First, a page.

|Faurot, Keturah R; Jonsson Funk, Michele; Pate, Virginia et al. (2015) Using claims data to predict dependency in activities of daily living as a proxy for frailty. Pharmacoepidemiol Drug Saf 24:59-66|
|Camelo Castillo, Wendy; Boggess, Kim; Stürmer, Til et al. (2014) Trends in glyburide compared with insulin use for gestational diabetes treatment in the United States, 2000-2011. Obstet Gynecol 123:1177-84|
|Li, Xiaojuan; Stürmer, Til; Brookhart, M Alan (2014) Evidence of sample use among new users of statins: implications for pharmacoepidemiology. Med Care 52:773-80|
|Li, Xiaojuan; Camelo Castillo, Wendy; Stürmer, Til et al. (2014) Use of combination antihypertensive therapy initiation in older Americans without prevalent cardiovascular disease. J Am Geriatr Soc 62:1729-35|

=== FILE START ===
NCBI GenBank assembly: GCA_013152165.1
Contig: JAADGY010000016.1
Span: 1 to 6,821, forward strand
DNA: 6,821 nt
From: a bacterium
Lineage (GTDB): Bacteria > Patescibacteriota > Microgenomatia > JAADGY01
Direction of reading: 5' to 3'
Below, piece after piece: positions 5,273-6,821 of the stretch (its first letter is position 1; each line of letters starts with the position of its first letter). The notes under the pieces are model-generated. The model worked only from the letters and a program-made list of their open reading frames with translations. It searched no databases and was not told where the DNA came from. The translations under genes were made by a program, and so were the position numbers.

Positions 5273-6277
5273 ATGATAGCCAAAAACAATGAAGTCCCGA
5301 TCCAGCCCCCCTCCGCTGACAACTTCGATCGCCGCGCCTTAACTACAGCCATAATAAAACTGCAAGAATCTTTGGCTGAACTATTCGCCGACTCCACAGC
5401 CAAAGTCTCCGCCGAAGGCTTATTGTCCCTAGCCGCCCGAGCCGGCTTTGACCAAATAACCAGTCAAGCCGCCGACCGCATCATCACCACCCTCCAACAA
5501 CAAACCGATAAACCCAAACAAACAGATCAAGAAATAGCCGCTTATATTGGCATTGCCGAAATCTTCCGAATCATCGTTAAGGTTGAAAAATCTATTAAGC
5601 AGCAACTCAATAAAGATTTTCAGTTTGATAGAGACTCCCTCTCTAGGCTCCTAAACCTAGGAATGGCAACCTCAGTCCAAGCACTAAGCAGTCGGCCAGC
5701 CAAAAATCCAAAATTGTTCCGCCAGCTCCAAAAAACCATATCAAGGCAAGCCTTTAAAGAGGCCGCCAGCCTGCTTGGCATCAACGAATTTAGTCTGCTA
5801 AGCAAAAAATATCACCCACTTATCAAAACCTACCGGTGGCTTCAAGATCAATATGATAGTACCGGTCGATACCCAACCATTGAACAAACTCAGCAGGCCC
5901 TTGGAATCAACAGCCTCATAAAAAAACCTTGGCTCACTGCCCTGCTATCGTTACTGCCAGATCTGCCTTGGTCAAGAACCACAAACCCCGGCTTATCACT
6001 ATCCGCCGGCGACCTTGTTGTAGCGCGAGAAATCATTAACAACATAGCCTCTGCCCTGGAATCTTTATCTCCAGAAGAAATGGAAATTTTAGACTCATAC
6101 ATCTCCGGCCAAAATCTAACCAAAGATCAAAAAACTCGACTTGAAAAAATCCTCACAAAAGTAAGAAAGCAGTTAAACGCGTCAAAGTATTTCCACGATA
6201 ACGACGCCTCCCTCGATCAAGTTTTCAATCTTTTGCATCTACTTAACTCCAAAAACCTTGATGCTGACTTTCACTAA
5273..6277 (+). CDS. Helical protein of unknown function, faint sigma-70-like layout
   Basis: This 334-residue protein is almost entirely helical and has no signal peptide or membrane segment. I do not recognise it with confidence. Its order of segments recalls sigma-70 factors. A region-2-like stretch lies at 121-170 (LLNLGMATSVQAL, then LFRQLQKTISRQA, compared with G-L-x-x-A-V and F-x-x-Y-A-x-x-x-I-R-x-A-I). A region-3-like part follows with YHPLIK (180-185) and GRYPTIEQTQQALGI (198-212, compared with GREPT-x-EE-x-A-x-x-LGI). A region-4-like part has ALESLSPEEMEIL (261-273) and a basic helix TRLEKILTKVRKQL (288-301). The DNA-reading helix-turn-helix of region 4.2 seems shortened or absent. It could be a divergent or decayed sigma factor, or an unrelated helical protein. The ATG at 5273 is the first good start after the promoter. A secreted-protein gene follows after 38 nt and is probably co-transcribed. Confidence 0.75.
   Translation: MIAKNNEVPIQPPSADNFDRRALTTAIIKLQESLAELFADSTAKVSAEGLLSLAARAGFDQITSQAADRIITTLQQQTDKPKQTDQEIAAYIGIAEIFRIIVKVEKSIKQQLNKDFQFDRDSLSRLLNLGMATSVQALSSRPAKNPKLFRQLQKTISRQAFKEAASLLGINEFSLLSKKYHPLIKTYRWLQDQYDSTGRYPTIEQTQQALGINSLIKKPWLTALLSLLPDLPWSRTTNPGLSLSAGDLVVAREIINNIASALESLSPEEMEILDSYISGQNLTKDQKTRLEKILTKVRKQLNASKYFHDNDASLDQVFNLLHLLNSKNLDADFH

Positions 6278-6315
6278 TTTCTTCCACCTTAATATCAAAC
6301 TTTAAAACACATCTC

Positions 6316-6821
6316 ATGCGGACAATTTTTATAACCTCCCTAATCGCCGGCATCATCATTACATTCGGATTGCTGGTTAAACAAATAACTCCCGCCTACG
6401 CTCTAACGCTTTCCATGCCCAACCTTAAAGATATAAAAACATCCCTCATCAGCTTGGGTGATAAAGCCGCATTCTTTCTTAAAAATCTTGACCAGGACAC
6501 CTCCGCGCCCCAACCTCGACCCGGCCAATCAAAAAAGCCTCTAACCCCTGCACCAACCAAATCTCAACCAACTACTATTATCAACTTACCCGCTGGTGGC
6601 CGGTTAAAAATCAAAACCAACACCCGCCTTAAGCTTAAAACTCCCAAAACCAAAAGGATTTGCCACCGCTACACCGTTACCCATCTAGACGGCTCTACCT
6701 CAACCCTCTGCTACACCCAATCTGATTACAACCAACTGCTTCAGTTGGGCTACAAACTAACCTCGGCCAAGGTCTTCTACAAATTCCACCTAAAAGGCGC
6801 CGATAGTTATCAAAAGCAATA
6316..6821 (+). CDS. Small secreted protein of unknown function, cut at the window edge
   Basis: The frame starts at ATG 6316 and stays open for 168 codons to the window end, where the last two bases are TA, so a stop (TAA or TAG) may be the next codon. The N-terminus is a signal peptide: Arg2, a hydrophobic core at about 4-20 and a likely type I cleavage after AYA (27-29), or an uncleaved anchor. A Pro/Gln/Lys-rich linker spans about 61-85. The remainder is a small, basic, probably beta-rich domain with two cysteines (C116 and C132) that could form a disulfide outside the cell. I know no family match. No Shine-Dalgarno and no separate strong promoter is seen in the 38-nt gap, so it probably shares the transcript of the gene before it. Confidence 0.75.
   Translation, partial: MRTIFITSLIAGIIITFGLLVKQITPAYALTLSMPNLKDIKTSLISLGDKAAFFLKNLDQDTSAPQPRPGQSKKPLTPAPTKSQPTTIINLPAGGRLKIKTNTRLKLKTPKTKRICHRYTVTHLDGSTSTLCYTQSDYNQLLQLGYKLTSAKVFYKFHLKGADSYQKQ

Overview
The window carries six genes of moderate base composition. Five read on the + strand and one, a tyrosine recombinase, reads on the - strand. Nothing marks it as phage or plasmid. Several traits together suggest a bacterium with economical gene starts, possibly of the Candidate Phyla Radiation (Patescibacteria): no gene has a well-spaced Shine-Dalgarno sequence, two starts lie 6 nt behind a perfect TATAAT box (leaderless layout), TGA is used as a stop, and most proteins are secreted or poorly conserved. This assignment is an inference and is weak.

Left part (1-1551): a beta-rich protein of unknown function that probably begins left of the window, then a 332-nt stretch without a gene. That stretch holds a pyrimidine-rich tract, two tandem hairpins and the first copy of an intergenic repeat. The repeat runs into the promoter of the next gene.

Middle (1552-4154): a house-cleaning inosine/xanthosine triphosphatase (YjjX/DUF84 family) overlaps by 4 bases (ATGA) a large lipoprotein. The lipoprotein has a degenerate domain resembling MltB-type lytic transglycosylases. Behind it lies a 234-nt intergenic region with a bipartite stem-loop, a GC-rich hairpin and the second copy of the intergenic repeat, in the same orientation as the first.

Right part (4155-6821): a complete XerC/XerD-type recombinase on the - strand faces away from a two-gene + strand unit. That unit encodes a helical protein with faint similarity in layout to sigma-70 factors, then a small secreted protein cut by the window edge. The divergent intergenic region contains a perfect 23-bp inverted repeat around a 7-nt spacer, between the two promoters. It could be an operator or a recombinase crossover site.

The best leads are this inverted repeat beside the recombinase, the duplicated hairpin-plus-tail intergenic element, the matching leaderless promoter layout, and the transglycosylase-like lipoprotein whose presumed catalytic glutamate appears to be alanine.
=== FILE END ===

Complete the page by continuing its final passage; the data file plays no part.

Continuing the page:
|Wyss, Richard; Stürmer, Til (2014) Commentary: Balancing automated procedures for confounding control with background knowledge. Epidemiology 25:279-81|
|Wyss, Richard; Ellis, Alan R; Brookhart, M Alan et al. (2014) The role of prediction modeling in propensity score estimation: an evaluation of logistic regression, bCART, and the covariate-balancing propensity score. Am J Epidemiol 180:645-55|
|Avery, Christy L; Der, Jane S; Whitsel, Eric A et al. (2014) Comparison of study designs used to detect and characterize pharmacogenomic interactions in nonexperimental studies: a simulation study. Pharmacogenet Genomics 24:146-55|
|Gokhale, M; Buse, J B; Gray, C L et al. (2014) Dipeptidyl-peptidase-4 inhibitors and pancreatic cancer: a cohort study. Diabetes Obes Metab 16:1247-56|
|Miller, Matthew; Pate, V; Swanson, S A et al. (2014) Antidepressant class, age, and the risk of deliberate self-harm: a propensity score matched cohort study of SSRI and SNRI users in the USA. CNS Drugs 28:79-88|
|Lim, Soo; Stember, Katherine G; He, Wei et al. (2014) Electronic medical record cancer incidence over six years comparing new users of glargine with new users of NPH insulin. PLoS One 9:e109433|